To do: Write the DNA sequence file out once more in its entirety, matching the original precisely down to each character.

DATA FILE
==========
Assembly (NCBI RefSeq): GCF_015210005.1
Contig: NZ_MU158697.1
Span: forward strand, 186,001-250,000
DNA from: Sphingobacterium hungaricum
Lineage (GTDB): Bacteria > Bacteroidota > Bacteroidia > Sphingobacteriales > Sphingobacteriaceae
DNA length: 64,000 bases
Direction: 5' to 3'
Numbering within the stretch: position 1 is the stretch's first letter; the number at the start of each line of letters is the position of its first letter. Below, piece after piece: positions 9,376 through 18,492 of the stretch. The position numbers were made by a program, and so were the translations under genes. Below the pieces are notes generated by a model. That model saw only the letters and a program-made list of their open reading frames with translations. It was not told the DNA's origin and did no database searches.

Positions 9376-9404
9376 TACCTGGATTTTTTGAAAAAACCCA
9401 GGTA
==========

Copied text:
Assembly (NCBI RefSeq): GCF_015210005.1
Contig: NZ_MU158697.1
Span: forward strand, 186,001-250,000
DNA from: Sphingobacterium hungaricum
Lineage (GTDB): Bacteria > Bacteroidota > Bacteroidia > Sphingobacteriales > Sphingobacteriaceae
DNA length: 64,000 bases
Direction: 5' to 3'
Numbering within the stretch: position 1 is the stretch's first letter; the number at the start of each line of letters is the position of its first letter. Below, piece after piece: positions 9,376 through 18,492 of the stretch. The position numbers were made by a program, and so were the translations under genes. Below the pieces are notes generated by a model. That model saw only the letters and a program-made list of their open reading frames with translations. It was not told the DNA's origin and did no database searches.

Positions 9376-9404
9376 TACCTGGATTTTTTGAAAAAACCCA
9401 GGTA